Three simple tips to combat reflections in glasses
As a corporate photographer, there’s one thing that gets me frustrated, probably more than anything else.
Nearly every headshot session I do, there’s always one person in the group who wears glasses that seem to be way more reflective than anyone else!
But if you keep a few things in mind, you’ll be well on your way to creating great portraits, without that reflectiveness glaring back at your through the lens.
Stay away from on-camera lighting
With on-camera lighting, you have very little control over the angle or positioning of the flash. Plus, on-camera lighting (speedlight or otherwise) is more likely to give a more harsh glare in the glasses.
Instead, use off-camera speedlights or strobes, with umbrellas or soft boxes. These will allow you to have more control of the light, allowing for softness and letting you adjust angles, versus a harsh light that’s more stationery and could hit the glasses.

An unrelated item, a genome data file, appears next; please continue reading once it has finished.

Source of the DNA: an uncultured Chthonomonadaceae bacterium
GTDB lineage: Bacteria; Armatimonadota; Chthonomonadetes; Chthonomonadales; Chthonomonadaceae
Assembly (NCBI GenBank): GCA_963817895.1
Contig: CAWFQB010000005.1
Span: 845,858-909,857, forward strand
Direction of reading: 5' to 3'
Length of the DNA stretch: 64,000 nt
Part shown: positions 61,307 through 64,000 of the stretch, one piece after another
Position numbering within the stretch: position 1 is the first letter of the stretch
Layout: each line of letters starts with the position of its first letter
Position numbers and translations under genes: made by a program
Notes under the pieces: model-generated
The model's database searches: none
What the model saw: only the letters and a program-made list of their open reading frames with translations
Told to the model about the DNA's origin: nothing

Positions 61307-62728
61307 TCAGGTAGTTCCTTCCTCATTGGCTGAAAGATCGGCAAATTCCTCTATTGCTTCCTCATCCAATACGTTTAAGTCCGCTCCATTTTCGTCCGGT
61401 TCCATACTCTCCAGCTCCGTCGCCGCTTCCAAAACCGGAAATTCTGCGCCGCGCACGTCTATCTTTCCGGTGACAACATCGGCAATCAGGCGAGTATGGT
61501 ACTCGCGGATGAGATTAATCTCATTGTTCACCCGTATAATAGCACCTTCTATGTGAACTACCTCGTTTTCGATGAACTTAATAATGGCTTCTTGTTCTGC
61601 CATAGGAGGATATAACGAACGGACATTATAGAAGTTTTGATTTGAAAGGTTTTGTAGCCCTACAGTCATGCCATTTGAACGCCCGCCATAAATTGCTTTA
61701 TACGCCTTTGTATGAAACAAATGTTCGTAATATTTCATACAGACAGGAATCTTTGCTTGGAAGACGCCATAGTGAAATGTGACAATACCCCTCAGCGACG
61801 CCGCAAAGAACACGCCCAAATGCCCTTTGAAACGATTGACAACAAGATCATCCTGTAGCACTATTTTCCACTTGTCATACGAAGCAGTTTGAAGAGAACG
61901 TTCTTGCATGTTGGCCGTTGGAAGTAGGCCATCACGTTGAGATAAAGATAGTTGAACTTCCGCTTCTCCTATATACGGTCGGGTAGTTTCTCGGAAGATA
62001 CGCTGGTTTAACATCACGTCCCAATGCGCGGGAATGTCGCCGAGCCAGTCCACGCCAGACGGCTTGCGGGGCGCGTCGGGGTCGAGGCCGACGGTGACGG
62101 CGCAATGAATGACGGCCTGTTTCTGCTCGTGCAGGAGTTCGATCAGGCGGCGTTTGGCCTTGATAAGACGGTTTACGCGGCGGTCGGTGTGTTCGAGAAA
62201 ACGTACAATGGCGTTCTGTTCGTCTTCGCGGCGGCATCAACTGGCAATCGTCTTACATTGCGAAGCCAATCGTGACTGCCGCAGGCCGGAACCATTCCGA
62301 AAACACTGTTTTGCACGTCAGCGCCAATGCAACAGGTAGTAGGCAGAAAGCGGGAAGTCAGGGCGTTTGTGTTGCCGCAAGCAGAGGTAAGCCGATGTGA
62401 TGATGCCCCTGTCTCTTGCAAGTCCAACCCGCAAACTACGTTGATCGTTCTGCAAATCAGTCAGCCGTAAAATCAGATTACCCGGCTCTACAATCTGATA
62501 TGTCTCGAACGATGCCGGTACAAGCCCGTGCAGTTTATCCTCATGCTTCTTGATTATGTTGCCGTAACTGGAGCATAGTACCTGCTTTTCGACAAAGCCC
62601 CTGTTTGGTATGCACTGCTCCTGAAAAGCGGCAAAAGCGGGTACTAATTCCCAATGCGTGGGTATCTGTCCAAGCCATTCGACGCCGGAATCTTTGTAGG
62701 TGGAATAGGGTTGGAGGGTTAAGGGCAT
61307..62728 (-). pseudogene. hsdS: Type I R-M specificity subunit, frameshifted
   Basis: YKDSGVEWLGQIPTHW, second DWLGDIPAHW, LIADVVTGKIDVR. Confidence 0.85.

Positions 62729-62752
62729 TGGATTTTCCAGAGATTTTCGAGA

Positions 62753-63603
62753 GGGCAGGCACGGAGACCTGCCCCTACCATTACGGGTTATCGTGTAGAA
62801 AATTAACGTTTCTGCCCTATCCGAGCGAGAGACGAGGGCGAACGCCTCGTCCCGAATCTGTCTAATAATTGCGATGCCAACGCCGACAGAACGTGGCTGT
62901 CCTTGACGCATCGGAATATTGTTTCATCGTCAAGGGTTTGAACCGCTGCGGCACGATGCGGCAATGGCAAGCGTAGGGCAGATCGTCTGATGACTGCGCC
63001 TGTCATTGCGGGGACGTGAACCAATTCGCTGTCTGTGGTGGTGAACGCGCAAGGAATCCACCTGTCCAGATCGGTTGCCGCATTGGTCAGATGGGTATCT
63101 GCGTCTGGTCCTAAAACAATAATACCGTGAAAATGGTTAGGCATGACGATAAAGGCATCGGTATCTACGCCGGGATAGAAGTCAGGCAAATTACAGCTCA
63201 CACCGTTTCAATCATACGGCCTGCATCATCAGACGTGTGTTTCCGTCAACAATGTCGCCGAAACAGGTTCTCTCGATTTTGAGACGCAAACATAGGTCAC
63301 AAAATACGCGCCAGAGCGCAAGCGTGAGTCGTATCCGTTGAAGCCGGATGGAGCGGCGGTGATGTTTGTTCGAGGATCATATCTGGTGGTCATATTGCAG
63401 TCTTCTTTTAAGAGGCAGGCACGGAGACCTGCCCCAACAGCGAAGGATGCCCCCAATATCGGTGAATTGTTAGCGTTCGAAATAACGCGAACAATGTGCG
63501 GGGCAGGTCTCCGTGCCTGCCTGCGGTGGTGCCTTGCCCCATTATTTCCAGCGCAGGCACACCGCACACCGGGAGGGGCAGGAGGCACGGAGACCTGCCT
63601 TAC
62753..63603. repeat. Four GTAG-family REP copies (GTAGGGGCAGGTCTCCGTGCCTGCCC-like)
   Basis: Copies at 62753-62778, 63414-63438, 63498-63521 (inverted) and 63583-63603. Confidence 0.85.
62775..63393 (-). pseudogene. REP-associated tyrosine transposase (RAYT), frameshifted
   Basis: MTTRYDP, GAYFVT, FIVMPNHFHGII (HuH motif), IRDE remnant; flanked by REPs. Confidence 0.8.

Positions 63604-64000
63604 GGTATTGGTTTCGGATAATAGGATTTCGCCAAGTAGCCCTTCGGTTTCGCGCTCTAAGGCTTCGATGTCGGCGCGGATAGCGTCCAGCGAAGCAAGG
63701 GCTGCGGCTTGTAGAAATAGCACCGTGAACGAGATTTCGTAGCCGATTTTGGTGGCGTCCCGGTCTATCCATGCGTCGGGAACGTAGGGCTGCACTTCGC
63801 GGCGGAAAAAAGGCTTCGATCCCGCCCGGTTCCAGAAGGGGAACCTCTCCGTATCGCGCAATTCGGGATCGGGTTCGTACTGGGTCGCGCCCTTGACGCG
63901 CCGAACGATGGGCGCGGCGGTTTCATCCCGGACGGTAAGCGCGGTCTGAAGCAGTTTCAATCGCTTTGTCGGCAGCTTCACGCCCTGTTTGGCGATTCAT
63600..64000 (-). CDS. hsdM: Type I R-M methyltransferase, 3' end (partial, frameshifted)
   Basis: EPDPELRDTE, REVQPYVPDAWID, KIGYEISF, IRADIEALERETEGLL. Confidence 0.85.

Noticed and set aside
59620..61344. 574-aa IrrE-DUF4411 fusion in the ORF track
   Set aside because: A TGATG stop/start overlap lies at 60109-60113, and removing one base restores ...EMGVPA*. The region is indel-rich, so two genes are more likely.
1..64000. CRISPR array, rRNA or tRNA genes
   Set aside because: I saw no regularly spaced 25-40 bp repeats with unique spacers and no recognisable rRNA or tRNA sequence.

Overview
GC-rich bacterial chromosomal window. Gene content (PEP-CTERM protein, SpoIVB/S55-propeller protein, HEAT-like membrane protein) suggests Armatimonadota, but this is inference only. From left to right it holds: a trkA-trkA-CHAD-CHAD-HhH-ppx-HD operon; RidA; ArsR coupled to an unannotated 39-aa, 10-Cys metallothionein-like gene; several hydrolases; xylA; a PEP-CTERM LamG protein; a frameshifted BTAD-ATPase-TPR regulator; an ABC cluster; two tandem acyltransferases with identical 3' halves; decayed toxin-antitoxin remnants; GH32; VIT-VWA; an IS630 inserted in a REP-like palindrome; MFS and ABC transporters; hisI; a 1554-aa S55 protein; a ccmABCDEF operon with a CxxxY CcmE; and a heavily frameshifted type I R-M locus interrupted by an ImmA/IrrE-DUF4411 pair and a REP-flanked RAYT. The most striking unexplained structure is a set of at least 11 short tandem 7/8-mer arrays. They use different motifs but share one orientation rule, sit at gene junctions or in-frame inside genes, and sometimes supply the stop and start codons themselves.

Have the subject tilt their glasses
While this might sound a little weird, if glasses are giving you trouble, have them tilt their glasses down a little. They can do this by pushing them up from where they rest on their ears.
This will make it so that the glasses aren’t facing right at the lights or the camera, meaning the possibility of reflections will all but disappear.
Angle the subject
This goes for people without glasses too, but play around with angles with the subject. Instead of having your subject looking right at your camera, have them look at one of your ears or shoulders (depending on their height). They’ll move their head ever so slightly, which in turn moves their glasses out of the way of reflections.
This also adds some interest with the subject, and makes them seem more “open” and friendly.